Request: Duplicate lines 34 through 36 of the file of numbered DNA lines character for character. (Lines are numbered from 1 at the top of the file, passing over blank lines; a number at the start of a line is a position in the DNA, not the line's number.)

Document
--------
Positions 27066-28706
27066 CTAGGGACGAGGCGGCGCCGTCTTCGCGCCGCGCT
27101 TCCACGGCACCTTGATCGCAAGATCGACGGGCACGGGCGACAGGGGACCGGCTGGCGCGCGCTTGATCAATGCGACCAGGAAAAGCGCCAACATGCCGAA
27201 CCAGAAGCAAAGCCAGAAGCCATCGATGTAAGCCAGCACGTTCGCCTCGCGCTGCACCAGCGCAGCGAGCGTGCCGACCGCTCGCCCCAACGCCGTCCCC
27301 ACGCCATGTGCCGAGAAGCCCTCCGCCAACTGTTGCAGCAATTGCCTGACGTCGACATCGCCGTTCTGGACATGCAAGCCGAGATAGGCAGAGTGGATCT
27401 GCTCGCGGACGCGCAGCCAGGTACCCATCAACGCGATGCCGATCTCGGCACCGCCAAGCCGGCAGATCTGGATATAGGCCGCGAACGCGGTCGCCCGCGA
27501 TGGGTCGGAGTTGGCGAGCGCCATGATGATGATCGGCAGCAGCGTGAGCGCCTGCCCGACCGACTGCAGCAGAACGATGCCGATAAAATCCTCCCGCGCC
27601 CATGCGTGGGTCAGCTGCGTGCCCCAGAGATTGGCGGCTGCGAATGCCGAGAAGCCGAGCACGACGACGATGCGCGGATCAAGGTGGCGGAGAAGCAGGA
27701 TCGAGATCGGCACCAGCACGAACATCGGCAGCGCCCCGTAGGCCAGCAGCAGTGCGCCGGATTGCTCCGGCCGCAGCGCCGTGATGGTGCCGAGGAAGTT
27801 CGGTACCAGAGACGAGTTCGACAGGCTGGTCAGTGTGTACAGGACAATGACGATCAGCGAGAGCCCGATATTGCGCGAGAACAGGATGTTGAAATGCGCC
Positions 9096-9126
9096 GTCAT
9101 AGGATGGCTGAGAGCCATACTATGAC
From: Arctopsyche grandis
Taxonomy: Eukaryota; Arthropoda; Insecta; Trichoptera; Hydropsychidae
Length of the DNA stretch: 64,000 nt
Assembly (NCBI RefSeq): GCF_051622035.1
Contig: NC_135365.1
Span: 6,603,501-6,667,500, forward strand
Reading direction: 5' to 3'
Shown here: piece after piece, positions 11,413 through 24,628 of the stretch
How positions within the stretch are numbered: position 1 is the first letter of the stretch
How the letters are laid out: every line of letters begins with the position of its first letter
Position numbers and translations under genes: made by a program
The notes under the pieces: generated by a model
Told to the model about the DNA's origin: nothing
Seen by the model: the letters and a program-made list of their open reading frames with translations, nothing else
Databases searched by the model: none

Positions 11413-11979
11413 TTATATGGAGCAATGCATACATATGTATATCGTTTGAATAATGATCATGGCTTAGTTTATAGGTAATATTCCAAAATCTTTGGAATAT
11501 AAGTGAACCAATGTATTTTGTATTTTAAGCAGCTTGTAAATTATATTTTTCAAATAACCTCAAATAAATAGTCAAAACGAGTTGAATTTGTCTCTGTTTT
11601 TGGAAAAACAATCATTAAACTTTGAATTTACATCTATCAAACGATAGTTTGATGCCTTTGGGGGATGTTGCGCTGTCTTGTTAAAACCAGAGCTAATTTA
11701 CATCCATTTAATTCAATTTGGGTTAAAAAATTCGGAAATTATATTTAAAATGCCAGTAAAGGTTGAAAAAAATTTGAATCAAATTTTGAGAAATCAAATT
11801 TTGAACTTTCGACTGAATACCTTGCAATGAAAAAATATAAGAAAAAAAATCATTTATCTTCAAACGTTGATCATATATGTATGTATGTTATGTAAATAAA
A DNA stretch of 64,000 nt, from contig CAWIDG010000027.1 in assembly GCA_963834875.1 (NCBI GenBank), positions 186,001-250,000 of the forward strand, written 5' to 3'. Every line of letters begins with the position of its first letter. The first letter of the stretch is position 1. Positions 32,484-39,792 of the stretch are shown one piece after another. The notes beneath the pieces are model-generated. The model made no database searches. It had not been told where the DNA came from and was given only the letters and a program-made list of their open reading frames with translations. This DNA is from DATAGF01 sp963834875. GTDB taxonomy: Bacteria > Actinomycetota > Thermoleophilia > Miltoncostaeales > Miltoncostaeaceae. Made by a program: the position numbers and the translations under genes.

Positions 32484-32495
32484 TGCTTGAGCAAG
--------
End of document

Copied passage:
11801 TTGAACTTTCGACTGAATACCTTGCAATGAAAAAATATAAGAAAAAAAATCATTTATCTTCAAACGTTGATCATATATGTATGTATGTTATGTAAATAAA
A DNA stretch of 64,000 nt, from contig CAWIDG010000027.1 in assembly GCA_963834875.1 (NCBI GenBank), positions 186,001-250,000 of the forward strand, written 5' to 3'. Every line of letters begins with the position of its first letter. The first letter of the stretch is position 1. Positions 32,484-39,792 of the stretch are shown one piece after another. The notes beneath the pieces are model-generated. The model made no database searches. It had not been told where the DNA came from and was given only the letters and a program-made list of their open reading frames with translations. This DNA is from DATAGF01 sp963834875. GTDB taxonomy: Bacteria > Actinomycetota > Thermoleophilia > Miltoncostaeales > Miltoncostaeaceae. Made by a program: the position numbers and the translations under genes.

Positions 32484-32495